Kremlin has denounced the attempts of western countries to blame the Russian government for the alleged poisoning of opposition figure Alexei Navalny as absurd. Last week, German health authorities confirmed “unequivocal proof of the presence of a chemical nerve agent from the Novichok group” after Navalny’s toxicological reports came out.
The Organisation for the Prohibition of Chemical Weapons (OPCW) said that any poisoning of an individual through the use of a nerve agent is considered a use of chemical weapons. OPCW Director-General Fernando Arias said in a statement that such an allegation is a matter of serious concern and the States that signatories to the Chemical Weapons Convention deem the use of chemical weapons as reprehensible.
The alleged use of Soviet-era nerve agent to poison the Russian opposition leader angered Western countries but the European Commission any new sanctions on Russia could be imposed only after an investigation could find out the perpetrator. However, Merkel said that the Russian opposition leader was a victim of an assassination attempt, demanding an explanation from Moscow.
"Attempts to somehow associate Russia with what happened are unacceptable to us, they are absurd," Kremlin spokesperson Dmitry Peskov told reporters on September 7.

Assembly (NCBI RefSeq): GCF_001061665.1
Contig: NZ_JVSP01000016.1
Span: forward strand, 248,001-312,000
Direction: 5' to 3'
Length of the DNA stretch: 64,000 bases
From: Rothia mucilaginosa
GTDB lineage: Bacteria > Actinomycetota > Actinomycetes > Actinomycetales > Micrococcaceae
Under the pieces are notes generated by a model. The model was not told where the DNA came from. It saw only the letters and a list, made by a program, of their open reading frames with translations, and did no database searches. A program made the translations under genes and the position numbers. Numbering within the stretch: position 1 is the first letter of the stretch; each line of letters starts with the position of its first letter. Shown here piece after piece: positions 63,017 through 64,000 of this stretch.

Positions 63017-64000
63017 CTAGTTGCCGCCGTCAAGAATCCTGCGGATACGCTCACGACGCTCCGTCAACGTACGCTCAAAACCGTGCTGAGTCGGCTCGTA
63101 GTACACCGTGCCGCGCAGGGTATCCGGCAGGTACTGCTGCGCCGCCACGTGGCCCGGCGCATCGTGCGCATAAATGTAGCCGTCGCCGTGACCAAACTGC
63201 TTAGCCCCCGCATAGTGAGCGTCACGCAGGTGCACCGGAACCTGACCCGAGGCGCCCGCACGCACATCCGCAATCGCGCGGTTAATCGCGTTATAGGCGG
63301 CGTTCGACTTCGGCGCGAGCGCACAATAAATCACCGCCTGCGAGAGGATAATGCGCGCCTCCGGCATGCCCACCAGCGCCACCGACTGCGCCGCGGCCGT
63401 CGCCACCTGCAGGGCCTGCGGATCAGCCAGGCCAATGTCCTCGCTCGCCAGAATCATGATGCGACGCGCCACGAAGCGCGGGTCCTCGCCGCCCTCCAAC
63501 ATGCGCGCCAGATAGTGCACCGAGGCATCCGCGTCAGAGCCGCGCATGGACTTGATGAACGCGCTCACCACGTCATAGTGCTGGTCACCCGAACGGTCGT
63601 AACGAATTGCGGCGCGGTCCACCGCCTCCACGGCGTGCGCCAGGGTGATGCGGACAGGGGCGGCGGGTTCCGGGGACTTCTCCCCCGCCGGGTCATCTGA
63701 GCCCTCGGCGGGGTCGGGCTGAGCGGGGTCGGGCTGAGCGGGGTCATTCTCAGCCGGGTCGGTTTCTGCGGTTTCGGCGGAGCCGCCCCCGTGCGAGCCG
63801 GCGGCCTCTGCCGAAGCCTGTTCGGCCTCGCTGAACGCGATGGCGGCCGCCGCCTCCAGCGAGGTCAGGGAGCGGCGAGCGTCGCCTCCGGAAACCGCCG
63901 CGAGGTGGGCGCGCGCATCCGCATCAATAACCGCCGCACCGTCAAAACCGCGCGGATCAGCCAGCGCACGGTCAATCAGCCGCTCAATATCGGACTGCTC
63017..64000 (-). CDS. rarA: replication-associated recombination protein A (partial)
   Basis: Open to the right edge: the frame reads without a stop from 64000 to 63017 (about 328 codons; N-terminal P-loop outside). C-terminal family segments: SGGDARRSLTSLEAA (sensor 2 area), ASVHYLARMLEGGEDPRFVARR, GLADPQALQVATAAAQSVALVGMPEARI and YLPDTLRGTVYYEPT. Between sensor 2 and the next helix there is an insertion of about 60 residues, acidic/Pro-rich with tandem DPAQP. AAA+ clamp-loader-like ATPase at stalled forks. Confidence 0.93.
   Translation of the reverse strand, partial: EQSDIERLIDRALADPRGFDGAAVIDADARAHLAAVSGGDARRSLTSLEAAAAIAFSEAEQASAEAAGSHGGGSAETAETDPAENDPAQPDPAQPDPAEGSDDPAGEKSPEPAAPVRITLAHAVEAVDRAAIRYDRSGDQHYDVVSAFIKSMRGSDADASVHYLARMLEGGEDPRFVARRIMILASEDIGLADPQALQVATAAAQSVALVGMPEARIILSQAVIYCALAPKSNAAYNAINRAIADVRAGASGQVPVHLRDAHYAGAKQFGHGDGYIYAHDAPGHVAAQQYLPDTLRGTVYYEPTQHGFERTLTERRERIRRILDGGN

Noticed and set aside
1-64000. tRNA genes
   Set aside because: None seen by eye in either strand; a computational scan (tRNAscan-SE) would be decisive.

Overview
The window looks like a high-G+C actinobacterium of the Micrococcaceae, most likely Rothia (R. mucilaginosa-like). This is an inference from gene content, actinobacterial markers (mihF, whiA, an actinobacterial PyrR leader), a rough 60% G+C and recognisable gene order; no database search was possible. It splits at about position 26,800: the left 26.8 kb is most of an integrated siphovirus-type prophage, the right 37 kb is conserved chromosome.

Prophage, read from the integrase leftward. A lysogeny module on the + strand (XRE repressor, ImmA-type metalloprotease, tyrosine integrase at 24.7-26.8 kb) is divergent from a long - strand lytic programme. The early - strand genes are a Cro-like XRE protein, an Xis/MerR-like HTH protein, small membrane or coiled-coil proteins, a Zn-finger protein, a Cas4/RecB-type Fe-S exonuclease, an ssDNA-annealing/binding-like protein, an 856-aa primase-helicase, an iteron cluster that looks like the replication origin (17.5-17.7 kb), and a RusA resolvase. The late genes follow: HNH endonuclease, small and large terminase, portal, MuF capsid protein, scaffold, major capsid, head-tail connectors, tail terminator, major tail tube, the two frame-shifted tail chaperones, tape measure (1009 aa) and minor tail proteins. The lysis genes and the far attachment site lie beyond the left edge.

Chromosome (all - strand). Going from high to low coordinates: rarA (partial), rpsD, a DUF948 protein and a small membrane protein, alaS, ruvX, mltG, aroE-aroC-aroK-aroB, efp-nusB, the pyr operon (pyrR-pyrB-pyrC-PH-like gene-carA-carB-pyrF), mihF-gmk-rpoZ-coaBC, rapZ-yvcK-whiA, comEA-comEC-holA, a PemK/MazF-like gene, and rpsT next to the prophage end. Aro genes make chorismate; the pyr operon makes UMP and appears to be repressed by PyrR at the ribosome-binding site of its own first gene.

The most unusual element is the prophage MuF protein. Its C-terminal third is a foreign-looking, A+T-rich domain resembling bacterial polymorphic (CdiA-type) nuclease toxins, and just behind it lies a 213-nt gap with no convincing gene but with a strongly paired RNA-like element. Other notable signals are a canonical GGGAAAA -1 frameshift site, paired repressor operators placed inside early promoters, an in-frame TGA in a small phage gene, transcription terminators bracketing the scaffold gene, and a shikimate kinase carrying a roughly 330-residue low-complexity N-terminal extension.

After a fierce denial of any kind of state’s involvement, Peskov said that the government awaiting information to be provided by Germany in the coming days. Earlier, he had warned Germany and other European countries against rushing to a conclusion in Navalny’s case.
Meanwhile, the German government is facing growing pressure to reconsider Russia’s Nord Stream 2 pipeline, one of the two Russian projects in Europe to supply gas to Germany. Nord Stream 2 is considered as a key part project to deliver gas to Europe via Baltic. The two Russian pipelines are expected to start soon to increase its supply to European countries which will bolster Russia’s position strategically.
"If the Nord Stream 2 pipeline is completed now, it would be the maximum confirmation and encouragement for Putin to continue this kind of politics," Roettgen had told German television.